The widespread academic debate became a public alarm in 2003, when Jessica Grace Wing, a Stanford University graduate and egg donor three times, died of metastatic colon cancer at the age of 32. Ms. Wing, Jennifer Schneider, a doctor who focused on internal medicine, began urging Congress and countries to pass laws requiring better tracking of fertility patients and more funding for research into complications
"As a scientist, I cannot say that I am 100 percent sure it is a fertility drug" that causes cancer, Schneider said in an interview. "All I can say is there is absolutely no other reason for him to get colon cancer as young as this."
Schneider also published works in medical journals that attracted the attention of overseas researchers. A large study soon followed, involving 50,000 women who used fertility drugs in Denmark and 24,000 in Sweden. Research shows there is no relationship between drugs and ovarian cancer.
The latest data, presented in June at a conference in Europe, also showed no increased risk of ovarian cancer. And a study published in July found no increased risk for two other types of cancer – invasive uterus and breasts – among 250,000 British women undergoing fertility treatment.
The current ASRM guidelines say "there does not appear to be a significant increase in risk" from invasive ovarian, breast or endometrial cancer to fertility patients "based on available data." For border ovarian tumors, the group acknowledged that "several studies have shown a small increase in risk."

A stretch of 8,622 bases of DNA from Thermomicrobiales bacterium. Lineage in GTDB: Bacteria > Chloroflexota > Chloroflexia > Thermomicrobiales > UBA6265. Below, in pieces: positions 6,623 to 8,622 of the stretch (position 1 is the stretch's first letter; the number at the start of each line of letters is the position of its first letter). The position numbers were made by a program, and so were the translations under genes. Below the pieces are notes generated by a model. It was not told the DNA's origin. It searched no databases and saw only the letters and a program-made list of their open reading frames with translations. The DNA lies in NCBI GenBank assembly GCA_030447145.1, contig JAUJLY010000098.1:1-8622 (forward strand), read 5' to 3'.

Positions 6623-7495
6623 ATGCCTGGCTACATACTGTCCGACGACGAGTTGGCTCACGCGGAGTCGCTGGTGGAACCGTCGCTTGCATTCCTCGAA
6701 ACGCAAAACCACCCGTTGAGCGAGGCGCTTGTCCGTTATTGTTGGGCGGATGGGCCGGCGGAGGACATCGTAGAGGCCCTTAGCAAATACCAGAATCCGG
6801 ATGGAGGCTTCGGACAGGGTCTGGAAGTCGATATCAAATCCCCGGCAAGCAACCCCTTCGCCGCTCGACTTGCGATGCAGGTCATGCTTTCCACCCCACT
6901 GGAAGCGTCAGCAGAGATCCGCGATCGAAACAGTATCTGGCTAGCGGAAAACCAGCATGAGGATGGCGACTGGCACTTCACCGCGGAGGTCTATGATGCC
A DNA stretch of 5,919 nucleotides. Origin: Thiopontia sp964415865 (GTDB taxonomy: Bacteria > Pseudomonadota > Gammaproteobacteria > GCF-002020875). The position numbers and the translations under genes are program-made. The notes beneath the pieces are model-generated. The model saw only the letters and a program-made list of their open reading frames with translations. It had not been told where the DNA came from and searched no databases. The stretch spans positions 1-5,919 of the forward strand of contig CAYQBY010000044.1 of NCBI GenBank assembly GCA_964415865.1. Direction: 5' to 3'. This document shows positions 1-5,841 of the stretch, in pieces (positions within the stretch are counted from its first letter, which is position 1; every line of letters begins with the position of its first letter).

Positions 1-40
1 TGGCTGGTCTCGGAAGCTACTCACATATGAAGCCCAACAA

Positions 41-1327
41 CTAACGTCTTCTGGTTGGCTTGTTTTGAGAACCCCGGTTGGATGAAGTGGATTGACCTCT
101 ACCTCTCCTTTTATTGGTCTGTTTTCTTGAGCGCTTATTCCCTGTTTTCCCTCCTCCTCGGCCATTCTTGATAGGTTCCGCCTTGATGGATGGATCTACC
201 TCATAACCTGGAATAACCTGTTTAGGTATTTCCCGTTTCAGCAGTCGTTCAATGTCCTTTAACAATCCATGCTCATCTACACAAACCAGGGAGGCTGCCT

The guidelines do not mention colon cancer, perhaps because there is no consensus. A study in the Netherlands published in 2016 found – "convincing," the researchers wrote – that women who underwent IVF did not appear to have a higher risk of colon cancer than the general population. However, IVF patients are almost twice as likely to develop colon cancer as women who receive non-IVF fertility treatments, such as tubal surgery or intrauterine insemination, encourage researchers to suggest that "further research is needed."
Schneider notes that research tends not to distinguish between women who use fertility drugs for different reasons. Some are infertile, some are fertile but in treatment because of their partners and some egg freezes and egg donors. Schneider argues that this population is different – and often very different in terms of age and hormone levels.
"The results vary because women in fertility care are a diverse group," Schneider said, adding that no studies have focused solely on elective egg freezing and egg donors.
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Unlike cancer, there is little doubt about the relationship between fertility drugs and OHSS. Complaints about conditions filling fertility blogs and online support groups.
In interviews, a dozen OHSS sufferers described feelings of confusion and chaos when symptoms began. Most say they have never heard of ovarian hyperstimulation syndrome before they become ill.
Asya Ulanova, 22, an egg donor from New York, said she watched television in November when she suddenly felt a "stomach" pain in her stomach and difficulty breathing. An emergency room doctor told him that he had fluid that had accumulated in his stomach and gave him medicine for constipation. Only then did Ulanova learn that she had OHSS.